An Interview with Vicky Nonas, a Sydney Based Pet Loss Grief Counsellor
Part 2: Pet loss bereavement counsellors & veterinarians working together
Following on from Part 1 of our interview with Vicky Nonas, Pet Loss Grief Counsellor. We have explored why we need grief counsellors trained in pet loss and bereavement. Now it’s time to understand how we can work together to help support families in the lead up to, during and after the loss of a beloved family member.
Being palliative care and end of life veterinarians means we are with families at their most vulnerable. We sit with families in their grief and know that some families require more support than we can provide. Having passionate and caring professional grief counsellors like Vicky to refer to is invaluable to our clients.
So, we asked Vicky about how we can best work together to support families in their grief.
What additional support do you provide that veterinary professionals are unable to?
Veterinary professionals offer significant supportive care to patients and their caregivers, often throughout their lives, however it is a reality that the extent or constraints of practice are that time spent supporting families may be limited.
As an additional support to veterinary professionals, I provide a service that has arisen from my own personal experience and from study and qualifications which enable me to provide therapy that is tailored to the specific needs of individuals.
A part of my role as a counsellor is to provide education for bereaved people about what they might experience in the grief process, to increase a sense of control and importantly ‘walking with’ pet parents through the grieving process whilst honouring the life of their beloved pet. This kind of support can be important as many people question whether their experience of grief is ‘normal’ and wonder whether they are going crazy.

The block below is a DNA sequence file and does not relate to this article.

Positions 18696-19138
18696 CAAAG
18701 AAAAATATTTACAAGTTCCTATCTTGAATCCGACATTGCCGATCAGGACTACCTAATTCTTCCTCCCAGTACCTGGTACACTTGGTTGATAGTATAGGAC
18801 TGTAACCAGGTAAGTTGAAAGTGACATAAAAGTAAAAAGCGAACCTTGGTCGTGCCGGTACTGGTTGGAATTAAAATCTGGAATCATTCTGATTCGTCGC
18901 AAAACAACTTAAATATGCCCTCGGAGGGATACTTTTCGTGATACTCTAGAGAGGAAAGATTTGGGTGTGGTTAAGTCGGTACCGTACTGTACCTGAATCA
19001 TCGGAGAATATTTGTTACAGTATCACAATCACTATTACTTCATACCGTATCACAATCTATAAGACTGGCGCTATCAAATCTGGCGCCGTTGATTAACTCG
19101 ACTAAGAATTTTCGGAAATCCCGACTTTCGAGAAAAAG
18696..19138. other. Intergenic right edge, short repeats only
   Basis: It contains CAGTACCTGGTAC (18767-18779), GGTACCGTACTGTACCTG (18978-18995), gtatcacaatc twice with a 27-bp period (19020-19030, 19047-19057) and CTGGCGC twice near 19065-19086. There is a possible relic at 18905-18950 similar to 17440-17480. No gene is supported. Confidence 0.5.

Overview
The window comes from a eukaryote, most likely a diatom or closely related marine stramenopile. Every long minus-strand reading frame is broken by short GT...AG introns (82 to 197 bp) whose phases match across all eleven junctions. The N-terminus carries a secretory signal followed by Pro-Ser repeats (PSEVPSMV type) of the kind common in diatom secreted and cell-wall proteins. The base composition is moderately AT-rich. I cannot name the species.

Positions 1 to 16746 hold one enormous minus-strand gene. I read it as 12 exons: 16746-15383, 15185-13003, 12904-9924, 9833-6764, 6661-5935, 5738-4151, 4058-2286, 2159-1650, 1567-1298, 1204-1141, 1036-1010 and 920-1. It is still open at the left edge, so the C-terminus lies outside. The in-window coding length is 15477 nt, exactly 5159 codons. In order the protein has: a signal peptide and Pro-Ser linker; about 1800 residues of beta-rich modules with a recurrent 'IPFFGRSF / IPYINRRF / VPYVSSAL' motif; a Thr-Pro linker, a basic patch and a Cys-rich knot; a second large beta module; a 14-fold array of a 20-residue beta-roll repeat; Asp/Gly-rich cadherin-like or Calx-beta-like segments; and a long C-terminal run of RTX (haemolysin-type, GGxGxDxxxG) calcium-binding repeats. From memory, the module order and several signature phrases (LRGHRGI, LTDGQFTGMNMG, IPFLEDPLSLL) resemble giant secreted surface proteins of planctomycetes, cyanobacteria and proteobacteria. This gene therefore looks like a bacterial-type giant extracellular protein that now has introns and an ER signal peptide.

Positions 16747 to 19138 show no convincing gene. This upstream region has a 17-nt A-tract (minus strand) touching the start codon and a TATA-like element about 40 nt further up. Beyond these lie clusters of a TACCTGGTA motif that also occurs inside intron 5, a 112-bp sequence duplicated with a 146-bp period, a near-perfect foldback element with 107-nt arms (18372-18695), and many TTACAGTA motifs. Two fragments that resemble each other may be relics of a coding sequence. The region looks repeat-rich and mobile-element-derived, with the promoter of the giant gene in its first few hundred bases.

While veterinary professionals use their impressive knowledge, skills, and technical expertise to educate and emotionally support clients, at times there is a need for a qualified therapist to provide support to pet parents who require a deeper level of emotional assistance over a longer period.
How best can grief counsellors and palliative care/end of life veterinarians work together?
Just the same as counsellors, palliative care/end of life veterinarians are in a unique and privileged situation, making a big difference in their patients and family’s lives, empowering pet owners to actively participate in their pet’s care. Whilst palliative care veterinarians can provide medical and practical assistance in the treatment of pets in the final stages of their life, counselling can add a continuity of service by offering psychological support for pet parents during the most distressing time of losing a pet.